World has to change. The world has to change to respond to the threats to humanity caused by climate change, the coronavirus pandemic, future pandemics, and possible wars, Zelenskyi said. The world needs new leaders that will demonstrate their power by words, think comprehensively, and collaborate to tackle global challenges instead of saber-rattling or threatening with a war.
Spotlight on the Kremlin’s narratives
A separate session entitled “The Kremlin’s View of Ukraine – and What to Do about It” brought together Timothy Snyder, the Richard C. Levin Professor of History at Yale University; Serhii Plokhii, the Mykhailo Hrushevsky Professor of Ukrainian History and the director of the Ukrainian Research Institute at Harvard University; Masha Gessen, writer, journalist, staff writer at The New Yorker; distinguished writer in residence at Bard College, and Olga Stefanishyna, Deputy Prime Minister for European and Euro-Atlantic Integration of Ukraine. The discussion was moderated by Niall Ferguson, a senior fellow at the Hoover Institution at Stanford University. Putin’s views of Ukraine are historically wrong, the debate participants concluded. Undoubtedly, Ukraine is not Russia. The Kremlin’s narrative can be best countered by facts from the fascinating story of Ukraine.
Other global challenges debated at the YES event were climate change, U.S. withdrawal from Afghanistan, legacy of the 9/11 attacks, and more. Ukraine’s prospects in the global economy were debated during a panel chaired by Gillian Tett, U.S. editor at large of The Financial Times, and David Rubenstein, co-founder and co-chairman of the Carlyle Group.
EU Council extends sanctions against Russia over aggression in Ukraine
On September 10, the Council of the European Union extended the sanctions it earlier imposed on the Russian Federation over aggression against Ukraine for six months, until March 15, 2022.
The EU’s restrictive measures include travel restrictions, freezing of assets, and a ban on the use of funds or other economic resources by the listed persons and entities.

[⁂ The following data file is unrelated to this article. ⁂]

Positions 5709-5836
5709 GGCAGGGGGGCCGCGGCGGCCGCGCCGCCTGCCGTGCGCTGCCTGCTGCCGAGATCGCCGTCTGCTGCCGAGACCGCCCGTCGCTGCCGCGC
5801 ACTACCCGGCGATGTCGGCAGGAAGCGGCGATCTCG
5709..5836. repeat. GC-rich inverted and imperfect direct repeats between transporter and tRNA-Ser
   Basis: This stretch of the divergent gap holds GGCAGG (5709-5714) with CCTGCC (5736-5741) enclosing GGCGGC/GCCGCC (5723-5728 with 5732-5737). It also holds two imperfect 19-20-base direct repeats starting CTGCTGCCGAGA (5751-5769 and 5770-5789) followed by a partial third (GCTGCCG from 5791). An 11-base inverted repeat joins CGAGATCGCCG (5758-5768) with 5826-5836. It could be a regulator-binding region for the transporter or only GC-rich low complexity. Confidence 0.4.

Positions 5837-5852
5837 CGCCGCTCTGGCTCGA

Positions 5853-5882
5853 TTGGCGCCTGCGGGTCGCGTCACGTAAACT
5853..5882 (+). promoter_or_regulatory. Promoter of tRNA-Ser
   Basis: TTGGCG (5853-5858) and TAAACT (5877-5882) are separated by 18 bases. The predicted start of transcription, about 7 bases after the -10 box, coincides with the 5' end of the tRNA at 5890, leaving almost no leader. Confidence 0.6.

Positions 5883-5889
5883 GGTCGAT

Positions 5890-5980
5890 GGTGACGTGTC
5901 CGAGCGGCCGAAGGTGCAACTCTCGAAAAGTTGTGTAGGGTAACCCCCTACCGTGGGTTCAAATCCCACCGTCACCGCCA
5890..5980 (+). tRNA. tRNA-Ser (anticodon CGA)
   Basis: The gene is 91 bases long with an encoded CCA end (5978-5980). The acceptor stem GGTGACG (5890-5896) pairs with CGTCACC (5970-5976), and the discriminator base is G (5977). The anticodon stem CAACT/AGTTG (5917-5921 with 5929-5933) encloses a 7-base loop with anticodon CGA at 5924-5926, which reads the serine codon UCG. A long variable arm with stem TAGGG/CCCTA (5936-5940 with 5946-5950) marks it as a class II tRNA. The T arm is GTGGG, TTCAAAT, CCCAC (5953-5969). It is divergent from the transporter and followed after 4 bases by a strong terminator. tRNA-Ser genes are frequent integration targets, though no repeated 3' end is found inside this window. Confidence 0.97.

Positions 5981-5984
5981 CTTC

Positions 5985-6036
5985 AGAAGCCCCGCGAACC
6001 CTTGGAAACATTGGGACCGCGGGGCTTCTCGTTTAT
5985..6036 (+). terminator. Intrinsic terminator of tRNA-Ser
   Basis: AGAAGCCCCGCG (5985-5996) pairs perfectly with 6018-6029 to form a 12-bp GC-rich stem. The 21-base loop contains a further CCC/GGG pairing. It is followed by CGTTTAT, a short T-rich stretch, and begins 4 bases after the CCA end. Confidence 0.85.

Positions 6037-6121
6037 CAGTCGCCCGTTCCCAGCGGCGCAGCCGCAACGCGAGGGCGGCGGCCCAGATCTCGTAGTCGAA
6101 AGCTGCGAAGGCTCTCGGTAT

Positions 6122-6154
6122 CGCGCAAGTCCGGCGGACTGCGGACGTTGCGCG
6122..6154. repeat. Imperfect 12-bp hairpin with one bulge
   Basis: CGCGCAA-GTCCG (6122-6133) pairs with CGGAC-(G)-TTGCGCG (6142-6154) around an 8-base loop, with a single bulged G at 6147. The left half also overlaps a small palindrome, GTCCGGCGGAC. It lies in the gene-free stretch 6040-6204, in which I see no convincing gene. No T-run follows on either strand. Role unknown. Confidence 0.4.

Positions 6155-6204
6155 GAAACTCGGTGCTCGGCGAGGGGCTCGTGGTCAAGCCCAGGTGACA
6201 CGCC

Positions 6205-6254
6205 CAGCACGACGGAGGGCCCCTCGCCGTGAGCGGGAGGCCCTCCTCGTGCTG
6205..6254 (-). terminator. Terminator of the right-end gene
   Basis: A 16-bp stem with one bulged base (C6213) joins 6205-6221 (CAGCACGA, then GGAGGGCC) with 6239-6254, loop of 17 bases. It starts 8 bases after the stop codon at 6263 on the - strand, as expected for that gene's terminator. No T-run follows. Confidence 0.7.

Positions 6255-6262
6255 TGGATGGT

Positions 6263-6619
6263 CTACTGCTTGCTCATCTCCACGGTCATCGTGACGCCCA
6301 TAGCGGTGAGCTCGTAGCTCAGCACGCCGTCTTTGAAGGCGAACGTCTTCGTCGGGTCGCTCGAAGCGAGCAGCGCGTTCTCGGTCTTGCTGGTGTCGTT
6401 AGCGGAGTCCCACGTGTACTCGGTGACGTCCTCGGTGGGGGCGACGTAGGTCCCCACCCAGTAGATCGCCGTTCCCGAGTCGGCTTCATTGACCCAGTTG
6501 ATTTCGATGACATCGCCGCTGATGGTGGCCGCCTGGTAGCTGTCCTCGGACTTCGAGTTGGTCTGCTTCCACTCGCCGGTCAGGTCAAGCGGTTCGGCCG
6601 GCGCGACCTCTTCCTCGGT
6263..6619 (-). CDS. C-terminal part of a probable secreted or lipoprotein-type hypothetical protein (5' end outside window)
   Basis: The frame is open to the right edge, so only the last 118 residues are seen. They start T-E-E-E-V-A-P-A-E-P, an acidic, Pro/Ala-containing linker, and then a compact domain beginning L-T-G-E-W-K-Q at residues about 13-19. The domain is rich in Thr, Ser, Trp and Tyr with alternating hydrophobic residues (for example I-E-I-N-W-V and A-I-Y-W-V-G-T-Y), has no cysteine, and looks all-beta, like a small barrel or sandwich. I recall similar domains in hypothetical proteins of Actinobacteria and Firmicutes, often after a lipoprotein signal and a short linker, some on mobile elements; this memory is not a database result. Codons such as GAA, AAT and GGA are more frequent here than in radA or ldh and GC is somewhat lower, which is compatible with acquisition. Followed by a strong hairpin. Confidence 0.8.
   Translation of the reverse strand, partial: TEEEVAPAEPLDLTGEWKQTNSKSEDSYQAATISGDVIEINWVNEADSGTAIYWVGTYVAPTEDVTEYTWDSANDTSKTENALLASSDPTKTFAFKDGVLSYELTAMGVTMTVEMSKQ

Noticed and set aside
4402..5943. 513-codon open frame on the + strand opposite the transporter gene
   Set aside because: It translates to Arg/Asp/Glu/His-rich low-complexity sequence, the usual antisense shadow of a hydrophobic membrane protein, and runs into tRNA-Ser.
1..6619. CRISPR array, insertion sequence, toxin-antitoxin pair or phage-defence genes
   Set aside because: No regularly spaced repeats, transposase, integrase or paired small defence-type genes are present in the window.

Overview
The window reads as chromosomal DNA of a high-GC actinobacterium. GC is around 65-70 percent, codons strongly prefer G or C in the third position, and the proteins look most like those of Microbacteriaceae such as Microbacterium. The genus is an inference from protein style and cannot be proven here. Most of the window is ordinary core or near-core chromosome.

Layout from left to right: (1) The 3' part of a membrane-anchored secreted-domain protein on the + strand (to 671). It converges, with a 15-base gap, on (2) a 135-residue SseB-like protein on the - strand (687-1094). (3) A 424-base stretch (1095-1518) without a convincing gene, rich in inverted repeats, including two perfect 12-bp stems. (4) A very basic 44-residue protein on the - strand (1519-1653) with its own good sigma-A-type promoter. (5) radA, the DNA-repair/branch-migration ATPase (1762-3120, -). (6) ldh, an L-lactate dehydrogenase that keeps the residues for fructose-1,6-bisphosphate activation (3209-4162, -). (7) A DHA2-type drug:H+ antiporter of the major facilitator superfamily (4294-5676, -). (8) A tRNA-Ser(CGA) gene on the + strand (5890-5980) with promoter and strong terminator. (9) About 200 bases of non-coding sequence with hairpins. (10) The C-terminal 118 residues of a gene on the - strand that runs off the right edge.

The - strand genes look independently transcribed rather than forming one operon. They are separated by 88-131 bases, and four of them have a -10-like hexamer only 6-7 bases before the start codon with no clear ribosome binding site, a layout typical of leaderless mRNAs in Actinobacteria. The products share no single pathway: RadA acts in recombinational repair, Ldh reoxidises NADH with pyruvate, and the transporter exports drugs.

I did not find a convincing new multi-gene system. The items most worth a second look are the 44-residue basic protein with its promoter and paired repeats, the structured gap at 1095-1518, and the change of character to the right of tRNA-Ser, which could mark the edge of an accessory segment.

Sanctions will continue to apply to 177 individuals and 48 entities. The Council extended the sanctions through awritten procedure. The decision will come into effect after it’s published in the EU’s Official Journal.
How Russia legitimizes occupation of Ukraine’s territories
In a new video, UCMC’s Hybrid Warfare Analytical Group explores the playbook the Kremlin uses to legitimize aggression. Watch and share.
The Kremlin’s information influence operations in Ukraine in the first half of 2021
A new analytical report by UCMC’s Hybrid Warfare Analytical Group systematizes major operations of Russian information influence in Ukraine in the first half of 2021, identifies the operations’ key actors, highlights Ukraine’sinternal vulnerabilities exploited by those actors, assesses the adaptation of the Kremlin’s influence in the information sphere, and models potential threats.
The report draws on open data, and expert interviews with information security professionals. Read the report in English.
How Ukraine is fighting COVID-19
On September 12, Ukraine recorded 1,205 new coronavirus cases, 758 recoveries, and 18 deaths. Hospitalized were 833 people with suspected or confirmed Covid-19.
Since the pandemic began, Ukraine has reported 2,317,824 cases, 54,360 deaths, and 2,221,868 recoveries.
Vaccinations. Since the vaccinations began in Ukraine, 5,889,812 people have received the first dose of a COVID-19 vaccine, and 4,775,986 people have been fully immunized (two of them received one dose abroad).